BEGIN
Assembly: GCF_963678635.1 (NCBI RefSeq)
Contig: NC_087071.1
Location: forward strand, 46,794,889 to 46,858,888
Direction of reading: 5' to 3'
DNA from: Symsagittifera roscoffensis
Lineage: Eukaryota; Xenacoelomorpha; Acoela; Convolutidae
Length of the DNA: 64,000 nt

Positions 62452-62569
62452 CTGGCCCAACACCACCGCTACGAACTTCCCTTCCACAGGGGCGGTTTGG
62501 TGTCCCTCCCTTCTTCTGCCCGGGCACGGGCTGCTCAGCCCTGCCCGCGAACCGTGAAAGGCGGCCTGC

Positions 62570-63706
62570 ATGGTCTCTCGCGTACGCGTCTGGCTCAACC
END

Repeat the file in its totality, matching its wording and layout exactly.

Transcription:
Assembly: GCF_963678635.1 (NCBI RefSeq)
Contig: NC_087071.1
Location: forward strand, 46,794,889 to 46,858,888
Direction of reading: 5' to 3'
DNA from: Symsagittifera roscoffensis
Lineage: Eukaryota; Xenacoelomorpha; Acoela; Convolutidae
Length of the DNA: 64,000 nt

Positions 62452-62569
62452 CTGGCCCAACACCACCGCTACGAACTTCCCTTCCACAGGGGCGGTTTGG
62501 TGTCCCTCCCTTCTTCTGCCCGGGCACGGGCTGCTCAGCCCTGCCCGCGAACCGTGAAAGGCGGCCTGC

Positions 62570-63706
62570 ATGGTCTCTCGCGTACGCGTCTGGCTCAACC